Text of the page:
Mahogany is a beautiful and durable wood, widely used for making stunning interior furniture.
But outside, where rainwater, humidity, rot and insect damage, are a constant worry, will Mahogany wood last long?
Well, in this post, you’ll learn which particular type of Mahogany is the most rot-resistant of the lot. You’ll also discover what you can do to protect Mahogany outdoor furniture from UV-damage and weathering.
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What Is The Best Type Of Timber For Outdoor Furniture?
The best outdoor timber needs to be naturally weatherproof. This means it not only needs to be water-resistant, it also cannot be prone to warping and shifting around.
That is why Teak wood is one of the best choices for any outdoor garden set.
You see, one of the unique characteristics of Teak wood is its natural oil content. This tree is incredibly oily. In fact, it is so full of oil, that it can be hard to apply penetrating finishes and stains to it.
That high oil content also means that Teak wood doesn’t readily absorb water. And bugs struggle to burrow down into it as well. Plus, as it doesn’t absorb water easily, warping isn’t an issue with Teak wood.
That’s why this durable hardwood is widely used for making boats, outdoor furniture, and backyard decking.
Related Post: Can You Apply Lemon Oil On A Teak Wood Surface?
What About Mahogany? Is Mahogany Durable Too?
Genuine Mahogany heartwood is very durable. Yet, despite popular belief, Mahogany woods density isn’t the secret to its durability.
Instead, what makes this tropical hardwood last, is the fact that it is very stable. Stable woods don’t shift around, warp or crack, with changes in humidity.
But Is Mahogany Wood Is Rot Resistant As Well?
When it comes to rot-resistance, not all Mahogany tree species are equally great at resisting wood rot.
Genuine Mahogany, (also known as American Mahogany), has incredible natural resistance to decay and insects. However, African Mahogany only has a decent, (but not exceptional), resistance to decay and bugs.
In short, if you want the most durable Mahogany wood, make sure you’ve purchased Genuine Mahogany.
Related Post: Can You Use Teak Oil On Mahogany? (Or Is This Oil Finish All Hype?)
And Does Mahogany Wood Darken More Over Time?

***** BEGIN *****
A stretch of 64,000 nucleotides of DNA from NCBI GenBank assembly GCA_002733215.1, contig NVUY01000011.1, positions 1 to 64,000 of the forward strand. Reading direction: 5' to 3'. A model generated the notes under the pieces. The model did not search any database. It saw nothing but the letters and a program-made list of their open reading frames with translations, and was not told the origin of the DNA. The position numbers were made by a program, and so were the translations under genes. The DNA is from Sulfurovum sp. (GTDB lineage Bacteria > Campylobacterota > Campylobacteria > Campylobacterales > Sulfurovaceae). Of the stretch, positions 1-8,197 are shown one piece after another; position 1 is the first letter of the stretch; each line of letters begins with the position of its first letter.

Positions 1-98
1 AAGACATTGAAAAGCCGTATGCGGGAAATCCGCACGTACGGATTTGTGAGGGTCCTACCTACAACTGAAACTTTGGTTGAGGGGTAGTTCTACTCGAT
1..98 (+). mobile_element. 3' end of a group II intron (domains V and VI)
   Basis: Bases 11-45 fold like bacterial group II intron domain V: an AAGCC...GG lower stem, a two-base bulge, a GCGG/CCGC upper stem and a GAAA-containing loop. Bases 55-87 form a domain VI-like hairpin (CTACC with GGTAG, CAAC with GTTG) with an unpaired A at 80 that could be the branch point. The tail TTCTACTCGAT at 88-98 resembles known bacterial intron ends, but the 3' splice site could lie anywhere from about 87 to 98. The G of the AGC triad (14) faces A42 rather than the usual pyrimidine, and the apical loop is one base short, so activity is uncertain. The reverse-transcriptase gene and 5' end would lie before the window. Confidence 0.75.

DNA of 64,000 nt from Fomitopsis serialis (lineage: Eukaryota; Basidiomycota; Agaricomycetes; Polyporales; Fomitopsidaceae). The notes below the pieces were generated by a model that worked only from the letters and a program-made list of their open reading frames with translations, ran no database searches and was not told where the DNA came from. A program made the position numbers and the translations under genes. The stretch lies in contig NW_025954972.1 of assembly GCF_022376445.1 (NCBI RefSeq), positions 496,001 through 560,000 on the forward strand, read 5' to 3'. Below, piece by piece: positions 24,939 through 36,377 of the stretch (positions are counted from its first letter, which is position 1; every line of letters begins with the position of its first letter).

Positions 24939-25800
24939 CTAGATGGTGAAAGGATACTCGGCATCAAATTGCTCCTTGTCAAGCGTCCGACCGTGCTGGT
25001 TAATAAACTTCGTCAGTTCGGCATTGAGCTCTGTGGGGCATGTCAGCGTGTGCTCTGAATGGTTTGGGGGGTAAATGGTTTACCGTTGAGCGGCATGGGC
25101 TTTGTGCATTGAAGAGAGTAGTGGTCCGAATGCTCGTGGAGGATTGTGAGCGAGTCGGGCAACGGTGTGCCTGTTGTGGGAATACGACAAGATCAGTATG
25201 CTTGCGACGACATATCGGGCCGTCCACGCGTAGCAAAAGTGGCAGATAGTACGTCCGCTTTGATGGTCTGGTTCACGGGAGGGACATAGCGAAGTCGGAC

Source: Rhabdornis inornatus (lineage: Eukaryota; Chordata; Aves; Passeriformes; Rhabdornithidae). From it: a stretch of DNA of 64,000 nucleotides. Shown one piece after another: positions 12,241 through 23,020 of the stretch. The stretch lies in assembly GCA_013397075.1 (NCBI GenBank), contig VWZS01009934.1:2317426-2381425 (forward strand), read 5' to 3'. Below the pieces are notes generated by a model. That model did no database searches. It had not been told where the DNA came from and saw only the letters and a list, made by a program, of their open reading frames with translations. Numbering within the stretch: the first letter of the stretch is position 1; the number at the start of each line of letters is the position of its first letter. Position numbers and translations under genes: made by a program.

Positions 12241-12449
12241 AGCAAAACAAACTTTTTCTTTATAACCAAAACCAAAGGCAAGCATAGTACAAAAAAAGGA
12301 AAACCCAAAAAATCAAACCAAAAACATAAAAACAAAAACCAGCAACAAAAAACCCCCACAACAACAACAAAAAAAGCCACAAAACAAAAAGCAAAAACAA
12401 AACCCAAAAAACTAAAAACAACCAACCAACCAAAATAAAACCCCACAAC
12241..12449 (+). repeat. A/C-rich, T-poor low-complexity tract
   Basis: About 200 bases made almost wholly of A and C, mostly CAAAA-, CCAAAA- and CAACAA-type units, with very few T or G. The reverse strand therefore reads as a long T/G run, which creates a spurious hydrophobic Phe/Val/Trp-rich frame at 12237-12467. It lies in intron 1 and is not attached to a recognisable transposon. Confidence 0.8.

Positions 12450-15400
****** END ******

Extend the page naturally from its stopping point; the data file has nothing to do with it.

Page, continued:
If left outside in direct sunlight, it will. That’s because ultraviolet rays will deepen the color of this lumber.
UV rays are so intense that, through the process of oxidization, they can break apart the chemical bonds of organic compounds.
So, if you leave Mahogany furniture without any UV inhibiting protection, it will bear the full brunt of UV damage. And as Mahogany’s organic compounds change, it will begin to darken more overtime.
The color changing effects of UV damage on wood can differ according to wood species. For example, Teak wood will turn a silvery gray color (instead of darkening) under direct sunlight.
Regardless, the only way to prevent UV damage is to coat Mahogany furniture with a UV inhibiting garden furniture oil.
That’s why Ronseal’s Ultimate Protection Hardwood Furniture Oil, has been specially formulated to protect wood from weathering.
It can be used on Mahogany or Teak wood. And you can purchase this furniture oil in a natural clear finish, so it won’t stain your garden furniture.
Once applied onto the bare surface of your garden furniture, it’ll be dry in less than 6 hours.
You can learn more about this product over on the official Ronseal website by clicking here.
Related Post: Is Sapele Wood Any Good For Outdoor Use?
To Sum Up, Here Are The 3 Key Takeaways From This Post…
- 1). Genuine Mahogany, (also known as American Mahogany), is rot and bug resistant.
- 2). Other types of Mahogany wood, such as African Mahogany, are not as durable as Genuine Mahogany.
- 3). Mahogany will darken further with time, due to UV damage. You can prevent this from happening by applying a UV-inhibiting furniture oil onto your Mahogany garden furniture.
França, Tâmara Suely Filgueira Amorim, et al. “Natural resistance of plantation grown African mahogany (Khaya ivorensis and Khaya senegalensis) from Brazil to wood-rot fungi and subterranean termites.” International Biodeterioration & Biodegradation 107 (2016): 88-91.
Wood Myths: Facts And Fictions About Wood | UMass Amherst, Department of Environmental Conservation